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There are many myths and misunderstandings about dementia, and one of the biggest is that developing dementia would put an end to them being able to enjoy everyday life.

Recent research has found that dementia is the most feared health condition for people over 50 in the UK, while a study released by Alzheimer's Society to mark Dementia Awareness Week found that almost two thirds of people feel that that a dementia diagnosis would mean their life was over.

A diagnosis of dementia does not mean that someone is immediately incapable of continuing to live their everyday life and enjoy the things they used to. If you or someone you know receives a dementia diagnosis, there are lots of things you can do to live as well as possible.

Coping with memory loss

Not being able to recall memories can be distressing and frustrating, but there little adjustments you can make in order to help jog your memory and make life easier. These include keeping a notebook or diary, labelling things clearly, and always keeping frequently used items in the same place. There is also more technology being developed in order to help people cope with memory loss, such as locator devices to help you find mislaid items, calendar clocks, and reminders for your smartphone.

Keeping safe at home

We've all gone out and then wondered if we've left the oven on, but living with dementia does increase the chances of this actually happening. As accidents in the home become more likely, there are adjustments you can make to stay living safely. You can use plugs timers to ensure that heating and electrical items get turned off; removing trip hazards such as rugs and having handrails fitted can prevent fall; and making sure carbon monoxide monitors and smoke alarms are fitted and working properly.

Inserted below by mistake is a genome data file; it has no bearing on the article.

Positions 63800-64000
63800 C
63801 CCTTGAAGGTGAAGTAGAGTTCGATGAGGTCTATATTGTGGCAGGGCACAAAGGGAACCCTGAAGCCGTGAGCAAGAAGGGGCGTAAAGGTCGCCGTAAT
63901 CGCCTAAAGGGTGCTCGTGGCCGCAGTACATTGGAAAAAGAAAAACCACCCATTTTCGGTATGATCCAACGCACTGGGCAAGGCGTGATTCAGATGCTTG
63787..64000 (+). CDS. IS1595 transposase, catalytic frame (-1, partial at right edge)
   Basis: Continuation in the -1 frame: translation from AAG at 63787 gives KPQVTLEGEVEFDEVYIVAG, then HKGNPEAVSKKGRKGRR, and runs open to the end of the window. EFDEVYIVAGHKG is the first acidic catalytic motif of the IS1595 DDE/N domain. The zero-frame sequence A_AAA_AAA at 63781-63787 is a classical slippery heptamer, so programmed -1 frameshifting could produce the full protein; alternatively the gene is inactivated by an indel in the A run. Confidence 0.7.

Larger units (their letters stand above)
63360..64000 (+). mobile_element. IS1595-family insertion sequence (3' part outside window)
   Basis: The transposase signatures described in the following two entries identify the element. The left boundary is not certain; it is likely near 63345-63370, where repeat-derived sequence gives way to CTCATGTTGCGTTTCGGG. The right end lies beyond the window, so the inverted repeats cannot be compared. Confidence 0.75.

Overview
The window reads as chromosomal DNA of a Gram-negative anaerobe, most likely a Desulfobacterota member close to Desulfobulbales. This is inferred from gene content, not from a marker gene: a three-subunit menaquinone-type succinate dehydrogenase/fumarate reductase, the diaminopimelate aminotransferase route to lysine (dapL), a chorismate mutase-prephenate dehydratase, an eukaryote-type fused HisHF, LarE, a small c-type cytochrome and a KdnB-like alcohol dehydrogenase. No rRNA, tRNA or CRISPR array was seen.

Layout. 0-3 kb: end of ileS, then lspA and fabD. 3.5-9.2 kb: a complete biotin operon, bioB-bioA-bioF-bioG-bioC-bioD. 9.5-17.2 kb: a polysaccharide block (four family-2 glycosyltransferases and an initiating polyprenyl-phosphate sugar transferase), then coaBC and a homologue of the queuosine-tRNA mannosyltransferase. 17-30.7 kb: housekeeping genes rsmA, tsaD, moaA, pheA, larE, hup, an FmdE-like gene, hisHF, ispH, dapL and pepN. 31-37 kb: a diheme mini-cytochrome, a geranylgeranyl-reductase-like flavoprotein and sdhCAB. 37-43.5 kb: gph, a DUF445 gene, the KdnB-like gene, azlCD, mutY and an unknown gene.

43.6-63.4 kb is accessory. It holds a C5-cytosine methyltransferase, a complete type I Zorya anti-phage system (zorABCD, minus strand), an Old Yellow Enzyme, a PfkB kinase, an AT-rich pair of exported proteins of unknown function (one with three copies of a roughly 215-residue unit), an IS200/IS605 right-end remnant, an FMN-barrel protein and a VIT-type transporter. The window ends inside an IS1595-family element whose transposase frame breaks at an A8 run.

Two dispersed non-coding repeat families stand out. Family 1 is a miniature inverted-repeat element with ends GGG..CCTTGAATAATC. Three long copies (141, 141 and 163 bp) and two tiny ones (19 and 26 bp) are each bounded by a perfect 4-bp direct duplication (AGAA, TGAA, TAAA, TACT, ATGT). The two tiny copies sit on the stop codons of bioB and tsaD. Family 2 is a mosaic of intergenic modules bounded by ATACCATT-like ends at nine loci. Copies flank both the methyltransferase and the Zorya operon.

Being active

Getting out and about will have enormous benefits for your health and wellbeing. Social activities - whether that's as part of a club or group, or just catching up with friends over a coffee - can help to boost self-esteem and stave of depression, while doing puzzle and games or reading can help to keep your brain busy.

You might find that you have to make changes to the way you do things, or your favourite hobbies might take you a bit longer than they used to, but it's always best to try to make adaptations rather than stopping them completely.

Staying healthy

When living with dementia it's important to remain as fit and healthy as possible - a healthy lifestyle will help to reduce your risk of developing other conditions or illnesses. Getting regular exercise will help to improve circulation and mobility as well as helping you to relax and avoid anxiety or depression. This doesn't mean training for a marathon - it can be things like walking, yoga, or seated exercises, depending on your preferences and abilities. Eating well and regularly is essential too - it can be all too easy to miss meals or rely on snacks to get you through the day. Try to get a balanced diet and plenty of fluids.

Dementia Awareness Week is Alzheimer's Society's annual flagship awareness-raising campaign in England, Wales and Northern Ireland. This year, Dementia Awareness Week is taking place from 15-21 May and is asking people to confront dementia head on. Find out more or call the National Dementia Helpline on 0300 222 1122.